isolation

How to Fight the Loneliness Epidemic

Taking on your inner critic may help you feel less lonely In the United States, loneliness is currently at epidemic levels. A recent Cigna study of 20,000 U.S. adults found that nearly half of Americans feel like they are alone. Only slightly more than 50 percent of respondents said they had meaningful in-person social interactions on… Read more »

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Being Alone: The Pros and Cons of Time Alone

Some people naturally prefer time alone and that can be fine. Roughly 50% of the population can be categorized as introverts, meaning they get the most value in life out of time spent on their own.  Being alone can offer a rich psychological experience, but too much isolation can have a negative impact on both… Read more »

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“Nobody Likes Me:” Understanding Loneliness and Self-shame

    There is perhaps no more painful thought in the world than that of “nobody likes me.” It’s an easy feeling to indulge and dwell on, a terrible go-to self-attack in low moments when we feel isolated, depressed, anxious or insecure. This feeling has almost no bearing in reality and no purpose other than… Read more »

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A Way Out of Loneliness

Every one of us will experience loneliness in our lifetime. It may hit us when we’re single and spending Saturday night on our couch watching reruns or when we’re smack at the center of a packed and pulsating party. There is one clear reason for this, and that is that loneliness is not just being… Read more »

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The Autistic Child and Social Isolation

By Deryl Goldenberg, Ph. D. and Cherisse Sherin, M.A. What do we mean by social isolation in children diagnosed on the Autism Spectrum? There seems to be a valid concern, not only about the lack of social opportunities for children on the Autism Spectrum to develop friendships with peers, but for how these children learn… Read more »

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Memorial Day: An Opportunity to Reach Out to Veterans

Memorial Day was established as a day for honoring and acknowledging all of the men and women who have died serving the United States. And in this past decade, there have been many. For those who we’ve lost, we can offer remembrance. But now is also a time to call attention to the thousands of… Read more »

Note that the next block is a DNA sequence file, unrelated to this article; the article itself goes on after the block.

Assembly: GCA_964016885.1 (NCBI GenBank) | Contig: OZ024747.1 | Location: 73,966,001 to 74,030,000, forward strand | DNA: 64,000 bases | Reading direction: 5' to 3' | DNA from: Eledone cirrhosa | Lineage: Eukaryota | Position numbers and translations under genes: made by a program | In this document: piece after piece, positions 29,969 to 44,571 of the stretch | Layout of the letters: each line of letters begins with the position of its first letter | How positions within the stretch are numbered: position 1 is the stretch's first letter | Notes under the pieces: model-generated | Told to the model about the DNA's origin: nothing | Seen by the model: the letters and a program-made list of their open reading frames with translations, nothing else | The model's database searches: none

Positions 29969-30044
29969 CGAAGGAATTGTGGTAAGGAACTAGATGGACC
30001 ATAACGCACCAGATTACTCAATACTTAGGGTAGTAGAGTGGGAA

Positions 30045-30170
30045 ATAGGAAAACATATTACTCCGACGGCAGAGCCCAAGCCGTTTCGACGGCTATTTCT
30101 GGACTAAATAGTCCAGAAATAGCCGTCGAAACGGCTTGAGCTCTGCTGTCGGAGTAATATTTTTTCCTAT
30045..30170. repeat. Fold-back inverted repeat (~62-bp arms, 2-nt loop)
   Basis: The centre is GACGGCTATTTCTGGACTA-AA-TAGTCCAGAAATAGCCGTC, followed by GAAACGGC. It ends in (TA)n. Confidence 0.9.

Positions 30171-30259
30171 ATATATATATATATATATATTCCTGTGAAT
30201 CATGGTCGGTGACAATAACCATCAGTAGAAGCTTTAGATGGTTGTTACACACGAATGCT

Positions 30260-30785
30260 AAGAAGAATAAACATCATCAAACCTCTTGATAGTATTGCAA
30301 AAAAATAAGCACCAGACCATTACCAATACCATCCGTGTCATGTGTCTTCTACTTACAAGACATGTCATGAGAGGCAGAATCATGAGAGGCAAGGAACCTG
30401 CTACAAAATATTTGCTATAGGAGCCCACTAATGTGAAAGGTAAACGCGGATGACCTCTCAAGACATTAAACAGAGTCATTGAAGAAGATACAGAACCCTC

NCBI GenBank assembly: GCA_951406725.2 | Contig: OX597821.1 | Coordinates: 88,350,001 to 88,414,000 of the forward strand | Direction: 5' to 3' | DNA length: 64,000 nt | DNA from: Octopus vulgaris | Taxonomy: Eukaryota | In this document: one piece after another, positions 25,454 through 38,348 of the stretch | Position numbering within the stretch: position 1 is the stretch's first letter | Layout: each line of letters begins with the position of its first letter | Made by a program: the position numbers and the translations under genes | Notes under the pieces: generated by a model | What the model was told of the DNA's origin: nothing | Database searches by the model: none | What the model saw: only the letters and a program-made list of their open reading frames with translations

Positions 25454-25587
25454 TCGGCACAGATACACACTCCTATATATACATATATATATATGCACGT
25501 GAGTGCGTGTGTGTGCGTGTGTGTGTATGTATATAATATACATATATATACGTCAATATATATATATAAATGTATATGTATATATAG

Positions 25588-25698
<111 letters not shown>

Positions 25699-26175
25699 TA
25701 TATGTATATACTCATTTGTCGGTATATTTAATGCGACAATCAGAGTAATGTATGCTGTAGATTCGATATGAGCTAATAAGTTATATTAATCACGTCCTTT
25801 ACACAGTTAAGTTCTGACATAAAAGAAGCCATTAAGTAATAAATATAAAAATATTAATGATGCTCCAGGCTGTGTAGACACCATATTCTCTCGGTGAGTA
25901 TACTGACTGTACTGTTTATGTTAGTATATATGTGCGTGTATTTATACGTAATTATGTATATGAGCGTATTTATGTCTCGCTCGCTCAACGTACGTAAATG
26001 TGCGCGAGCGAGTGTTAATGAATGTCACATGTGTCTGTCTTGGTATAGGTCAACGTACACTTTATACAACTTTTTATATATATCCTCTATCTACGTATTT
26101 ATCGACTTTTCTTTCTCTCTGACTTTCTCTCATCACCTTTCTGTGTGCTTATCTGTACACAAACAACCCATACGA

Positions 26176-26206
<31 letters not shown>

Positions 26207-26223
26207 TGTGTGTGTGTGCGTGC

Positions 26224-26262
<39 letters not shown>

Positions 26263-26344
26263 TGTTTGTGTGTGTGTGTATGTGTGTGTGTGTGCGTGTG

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What’s Behind Emotional Overeating?

Last month, Michelle Obama made a special guest appearance on the long-running hit TV show, The Biggest Loser. I’d heard about the show’s premise: contestants who struggle with obesity and often face serious health risks relocate to a fitness ranch, where together they learn about nutrition, diet, and exercise, while competing to lose weight. But… Read more »

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Understanding Our Style of Relating When Triggered

When we are triggered emotionally, it can all feel sort of choiceless; like we have lost control of ourselves. Even if we have the awareness of our reaction, it is difficult to stop our emotional response, because the nervous system, the brain, the memory centers are all interacting. Our learned style of relating Most often… Read more »

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The Beginning of the End of Mass Imprisonment and the Misuse of Prisons as Our De Facto Mental Health Care System

The U.S. Supreme Court’s decision in Brown v. Plata on May 23 ordering the state of California to reduce its prison population by more than 30,000 (from more than 140,000 to 110,000 inmates) over the next two years has received headlines, editorials and letters to the editor in newspapers around the country, as it should have…. Read more »

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True Love or a Fantasy Bond?

There is a misconception in our culture concerning the reason why intimate relationships deteriorate and end. The typical relationship cycle is depicted as follows: Two people meet. They fall in love. They enjoy a certain portion of exhilarating time together. Then, reality sets in. The spark fades. Routine takes over. Fights begin. And love ends…. Read more »

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